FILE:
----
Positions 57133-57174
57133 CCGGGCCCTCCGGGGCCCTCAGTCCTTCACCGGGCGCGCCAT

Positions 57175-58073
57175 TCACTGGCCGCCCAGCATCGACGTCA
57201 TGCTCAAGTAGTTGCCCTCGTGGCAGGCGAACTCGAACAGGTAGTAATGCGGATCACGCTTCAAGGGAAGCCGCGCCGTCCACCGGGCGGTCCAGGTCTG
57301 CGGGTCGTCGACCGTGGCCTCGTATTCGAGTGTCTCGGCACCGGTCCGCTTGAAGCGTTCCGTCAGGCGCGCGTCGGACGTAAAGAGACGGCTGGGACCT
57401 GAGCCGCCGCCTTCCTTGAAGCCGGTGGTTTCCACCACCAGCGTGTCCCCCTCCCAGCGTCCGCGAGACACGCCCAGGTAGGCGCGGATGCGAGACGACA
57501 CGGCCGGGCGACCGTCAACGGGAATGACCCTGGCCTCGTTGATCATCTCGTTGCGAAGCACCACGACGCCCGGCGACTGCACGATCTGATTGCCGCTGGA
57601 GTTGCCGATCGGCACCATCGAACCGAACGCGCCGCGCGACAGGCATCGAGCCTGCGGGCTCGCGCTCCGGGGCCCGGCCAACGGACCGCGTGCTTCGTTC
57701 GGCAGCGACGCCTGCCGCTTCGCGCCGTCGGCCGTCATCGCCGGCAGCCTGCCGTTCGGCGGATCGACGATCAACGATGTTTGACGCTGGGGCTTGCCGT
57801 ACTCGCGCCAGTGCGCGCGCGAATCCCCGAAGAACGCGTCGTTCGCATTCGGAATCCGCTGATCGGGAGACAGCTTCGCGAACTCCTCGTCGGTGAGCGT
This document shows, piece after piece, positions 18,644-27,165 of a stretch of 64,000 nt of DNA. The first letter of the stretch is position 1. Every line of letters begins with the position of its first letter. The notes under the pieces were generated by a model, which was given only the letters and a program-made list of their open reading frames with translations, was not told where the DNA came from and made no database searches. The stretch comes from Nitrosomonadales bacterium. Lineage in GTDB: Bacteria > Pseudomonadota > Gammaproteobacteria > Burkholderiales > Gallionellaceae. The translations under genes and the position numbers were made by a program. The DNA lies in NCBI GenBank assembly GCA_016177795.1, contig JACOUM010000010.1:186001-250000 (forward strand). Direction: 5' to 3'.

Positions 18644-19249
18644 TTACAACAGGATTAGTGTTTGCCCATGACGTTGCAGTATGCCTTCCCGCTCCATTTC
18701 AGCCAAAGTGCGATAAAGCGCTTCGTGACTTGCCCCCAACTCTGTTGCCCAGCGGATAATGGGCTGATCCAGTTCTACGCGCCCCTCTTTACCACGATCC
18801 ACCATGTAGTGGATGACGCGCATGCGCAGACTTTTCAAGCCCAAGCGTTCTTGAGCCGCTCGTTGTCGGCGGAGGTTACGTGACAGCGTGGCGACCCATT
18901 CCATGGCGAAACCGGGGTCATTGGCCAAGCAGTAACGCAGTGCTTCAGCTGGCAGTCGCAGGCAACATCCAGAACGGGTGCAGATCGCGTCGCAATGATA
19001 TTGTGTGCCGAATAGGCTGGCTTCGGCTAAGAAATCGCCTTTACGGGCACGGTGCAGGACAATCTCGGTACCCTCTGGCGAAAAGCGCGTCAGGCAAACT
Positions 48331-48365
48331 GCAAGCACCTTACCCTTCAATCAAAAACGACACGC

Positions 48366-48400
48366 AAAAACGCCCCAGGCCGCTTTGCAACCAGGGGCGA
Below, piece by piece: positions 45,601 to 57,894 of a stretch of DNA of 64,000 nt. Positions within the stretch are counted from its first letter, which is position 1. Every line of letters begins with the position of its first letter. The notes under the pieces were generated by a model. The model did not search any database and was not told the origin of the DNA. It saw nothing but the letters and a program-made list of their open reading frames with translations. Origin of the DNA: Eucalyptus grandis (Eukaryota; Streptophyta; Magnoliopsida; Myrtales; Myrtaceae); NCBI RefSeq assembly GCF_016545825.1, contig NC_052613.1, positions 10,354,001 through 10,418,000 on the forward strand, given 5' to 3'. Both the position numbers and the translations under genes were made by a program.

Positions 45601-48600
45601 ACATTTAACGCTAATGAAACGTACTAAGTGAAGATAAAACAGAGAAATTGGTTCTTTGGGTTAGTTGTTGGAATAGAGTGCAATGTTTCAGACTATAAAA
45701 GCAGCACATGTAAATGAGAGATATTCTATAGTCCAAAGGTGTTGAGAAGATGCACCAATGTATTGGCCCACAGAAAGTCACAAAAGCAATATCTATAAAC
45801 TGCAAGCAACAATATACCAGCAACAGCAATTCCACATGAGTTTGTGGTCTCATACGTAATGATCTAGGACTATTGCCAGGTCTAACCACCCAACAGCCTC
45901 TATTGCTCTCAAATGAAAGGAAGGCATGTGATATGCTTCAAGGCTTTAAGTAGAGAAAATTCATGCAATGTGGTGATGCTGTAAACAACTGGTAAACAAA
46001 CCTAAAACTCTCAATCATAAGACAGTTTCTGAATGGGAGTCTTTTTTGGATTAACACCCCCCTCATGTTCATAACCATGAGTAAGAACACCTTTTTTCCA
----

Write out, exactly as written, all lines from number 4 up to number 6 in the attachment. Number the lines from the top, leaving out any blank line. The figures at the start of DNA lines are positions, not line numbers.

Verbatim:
57175 TCACTGGCCGCCCAGCATCGACGTCA
57201 TGCTCAAGTAGTTGCCCTCGTGGCAGGCGAACTCGAACAGGTAGTAATGCGGATCACGCTTCAAGGGAAGCCGCGCCGTCCACCGGGCGGTCCAGGTCTG
57301 CGGGTCGTCGACCGTGGCCTCGTATTCGAGTGTCTCGGCACCGGTCCGCTTGAAGCGTTCCGTCAGGCGCGCGTCGGACGTAAAGAGACGGCTGGGACCT